There is little consensus on how many hours of accelerometer wear time is needed to reflect a usual day. This study identifies the bias in daily physical activity (PA) estimates caused by accelerometer wear time.
124 adults (age = 41 ± 11 years; BMI = 27 ± 7 kg·m-2) contributed approximately 1,200 days accelerometer wear time. Five 40 day samples were randomly selected with 10, 11, 12, 13, and 14 h·d-1 of wear time. Four semisimulation data sets (10, 11, 12, 13 h·d-1) were created from the reference 14 h·d-1 data set to assess Absolute Percent Error (APE). Repeated-measures ANOVAs compared min·d-1 between 10, 11, 12, 13 h·d-1 and the reference 14 h·d-1 for inactivity (<100 cts·min-1), light (100−1951 cts·min-1), moderate (1952−5724 cts·min-1), and vigorous (≥5725 cts·min-1) PA.
APE ranged from 5.6%−41.6% (10 h·d-1 = 28.2%−41.6%; 11 h·d-1 = 20.3%−36.0%; 12 h·d-1 = 13.5%−14.3%; 13 h·d-1 = 5.6%−7.8%). Min·d-1 differences were observed for inactivity, light, and moderate PA between 10, 11, 12, and 13 h·d-1 and the reference (P < .05).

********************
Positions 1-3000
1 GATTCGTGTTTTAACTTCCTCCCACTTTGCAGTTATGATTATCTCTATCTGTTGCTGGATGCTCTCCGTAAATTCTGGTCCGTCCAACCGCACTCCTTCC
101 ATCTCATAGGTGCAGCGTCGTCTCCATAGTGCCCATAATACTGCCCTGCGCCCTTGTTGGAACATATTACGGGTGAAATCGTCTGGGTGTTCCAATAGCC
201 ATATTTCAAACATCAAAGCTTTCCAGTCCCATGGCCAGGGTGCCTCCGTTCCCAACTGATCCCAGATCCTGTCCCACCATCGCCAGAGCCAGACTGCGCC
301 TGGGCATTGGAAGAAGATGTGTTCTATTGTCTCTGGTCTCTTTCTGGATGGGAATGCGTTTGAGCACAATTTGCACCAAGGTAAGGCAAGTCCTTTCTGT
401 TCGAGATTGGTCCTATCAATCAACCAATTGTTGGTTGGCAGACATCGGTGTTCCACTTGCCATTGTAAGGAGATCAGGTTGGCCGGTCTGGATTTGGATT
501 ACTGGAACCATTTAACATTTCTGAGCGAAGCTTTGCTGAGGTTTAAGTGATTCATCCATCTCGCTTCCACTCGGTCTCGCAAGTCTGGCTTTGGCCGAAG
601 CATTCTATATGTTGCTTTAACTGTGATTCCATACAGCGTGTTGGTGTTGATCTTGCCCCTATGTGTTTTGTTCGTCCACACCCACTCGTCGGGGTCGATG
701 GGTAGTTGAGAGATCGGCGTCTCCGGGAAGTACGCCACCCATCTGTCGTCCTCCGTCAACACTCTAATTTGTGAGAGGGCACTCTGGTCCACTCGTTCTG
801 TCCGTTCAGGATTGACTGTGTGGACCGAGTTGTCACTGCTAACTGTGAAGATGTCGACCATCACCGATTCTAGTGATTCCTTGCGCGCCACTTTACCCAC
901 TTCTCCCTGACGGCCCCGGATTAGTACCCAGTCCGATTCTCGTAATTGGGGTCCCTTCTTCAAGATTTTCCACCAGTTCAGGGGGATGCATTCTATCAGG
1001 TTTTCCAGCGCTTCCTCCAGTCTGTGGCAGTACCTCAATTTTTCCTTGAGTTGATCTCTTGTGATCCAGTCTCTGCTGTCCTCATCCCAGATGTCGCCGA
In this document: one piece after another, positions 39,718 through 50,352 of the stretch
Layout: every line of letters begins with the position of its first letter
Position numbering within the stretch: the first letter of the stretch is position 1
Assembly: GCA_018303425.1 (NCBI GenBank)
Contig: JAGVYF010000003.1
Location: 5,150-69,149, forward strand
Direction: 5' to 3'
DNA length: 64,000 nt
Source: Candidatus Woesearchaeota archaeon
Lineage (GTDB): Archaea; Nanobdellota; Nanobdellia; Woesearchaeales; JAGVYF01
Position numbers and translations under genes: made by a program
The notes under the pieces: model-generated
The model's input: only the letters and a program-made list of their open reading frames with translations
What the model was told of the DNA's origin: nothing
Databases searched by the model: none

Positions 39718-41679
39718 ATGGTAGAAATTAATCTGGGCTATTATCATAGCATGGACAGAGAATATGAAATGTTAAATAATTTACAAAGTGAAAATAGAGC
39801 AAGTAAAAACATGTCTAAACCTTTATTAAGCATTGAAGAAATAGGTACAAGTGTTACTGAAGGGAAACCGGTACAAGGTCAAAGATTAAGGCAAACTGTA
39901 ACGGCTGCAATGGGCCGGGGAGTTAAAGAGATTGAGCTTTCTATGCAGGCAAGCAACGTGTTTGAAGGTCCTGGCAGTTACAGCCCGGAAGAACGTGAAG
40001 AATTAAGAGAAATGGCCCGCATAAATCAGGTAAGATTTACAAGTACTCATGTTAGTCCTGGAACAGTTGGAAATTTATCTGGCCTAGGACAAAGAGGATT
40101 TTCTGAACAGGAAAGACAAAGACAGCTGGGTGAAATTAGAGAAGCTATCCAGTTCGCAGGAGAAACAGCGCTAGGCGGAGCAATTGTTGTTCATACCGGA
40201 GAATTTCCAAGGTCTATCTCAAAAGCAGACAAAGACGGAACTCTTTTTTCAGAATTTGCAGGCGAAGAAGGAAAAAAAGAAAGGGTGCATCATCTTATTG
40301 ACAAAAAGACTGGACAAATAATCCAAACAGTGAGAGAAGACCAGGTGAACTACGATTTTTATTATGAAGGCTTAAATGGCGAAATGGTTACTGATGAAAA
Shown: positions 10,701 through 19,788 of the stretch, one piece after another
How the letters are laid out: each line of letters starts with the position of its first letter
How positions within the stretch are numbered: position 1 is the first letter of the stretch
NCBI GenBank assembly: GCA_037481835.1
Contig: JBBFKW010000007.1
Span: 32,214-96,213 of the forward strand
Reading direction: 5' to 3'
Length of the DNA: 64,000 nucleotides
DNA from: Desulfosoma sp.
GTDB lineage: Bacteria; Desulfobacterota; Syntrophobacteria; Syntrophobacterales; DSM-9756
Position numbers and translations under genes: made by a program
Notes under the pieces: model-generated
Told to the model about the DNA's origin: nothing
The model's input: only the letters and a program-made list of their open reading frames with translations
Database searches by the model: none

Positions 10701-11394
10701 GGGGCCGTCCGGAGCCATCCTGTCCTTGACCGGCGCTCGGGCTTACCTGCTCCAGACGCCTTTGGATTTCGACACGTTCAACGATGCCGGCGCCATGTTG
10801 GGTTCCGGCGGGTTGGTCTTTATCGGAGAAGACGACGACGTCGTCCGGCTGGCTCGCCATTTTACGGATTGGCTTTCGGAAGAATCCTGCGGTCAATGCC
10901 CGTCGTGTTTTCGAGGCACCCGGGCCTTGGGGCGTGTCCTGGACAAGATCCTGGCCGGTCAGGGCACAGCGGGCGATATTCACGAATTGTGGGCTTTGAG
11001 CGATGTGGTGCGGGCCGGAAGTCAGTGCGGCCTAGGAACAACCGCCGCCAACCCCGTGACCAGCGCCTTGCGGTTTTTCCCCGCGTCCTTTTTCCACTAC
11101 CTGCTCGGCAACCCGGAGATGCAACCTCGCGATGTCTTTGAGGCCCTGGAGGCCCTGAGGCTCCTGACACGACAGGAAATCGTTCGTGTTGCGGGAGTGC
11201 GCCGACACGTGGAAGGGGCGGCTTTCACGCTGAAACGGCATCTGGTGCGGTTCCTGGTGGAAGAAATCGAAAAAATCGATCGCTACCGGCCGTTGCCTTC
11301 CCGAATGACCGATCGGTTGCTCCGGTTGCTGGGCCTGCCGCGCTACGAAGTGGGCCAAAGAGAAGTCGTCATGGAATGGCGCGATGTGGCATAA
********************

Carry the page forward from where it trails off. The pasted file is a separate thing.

This suggests a minimum accelerometer wear time of 13 h·d-1 is needed to provide a valid measure of daily PA when 14 h·d-1 is used as a reference.
Herrmann is with the Dept of Internal Medicine, Cardiovascular Research Institute, University of Kansas Medical Center, Kansas City, KS. Ainsworth is with the Program in Exercise and Wellness, Arizona State University, Phoenix, AZ. Barreira is with Physical Activity and Obesity Epidemiology Laboratory, Pennington Biomedical Research Center, Baton Rouge, LA. Kang is with the Dept of Health and Human Performance, Middle Tennessee State University, Murfreesboro, TN.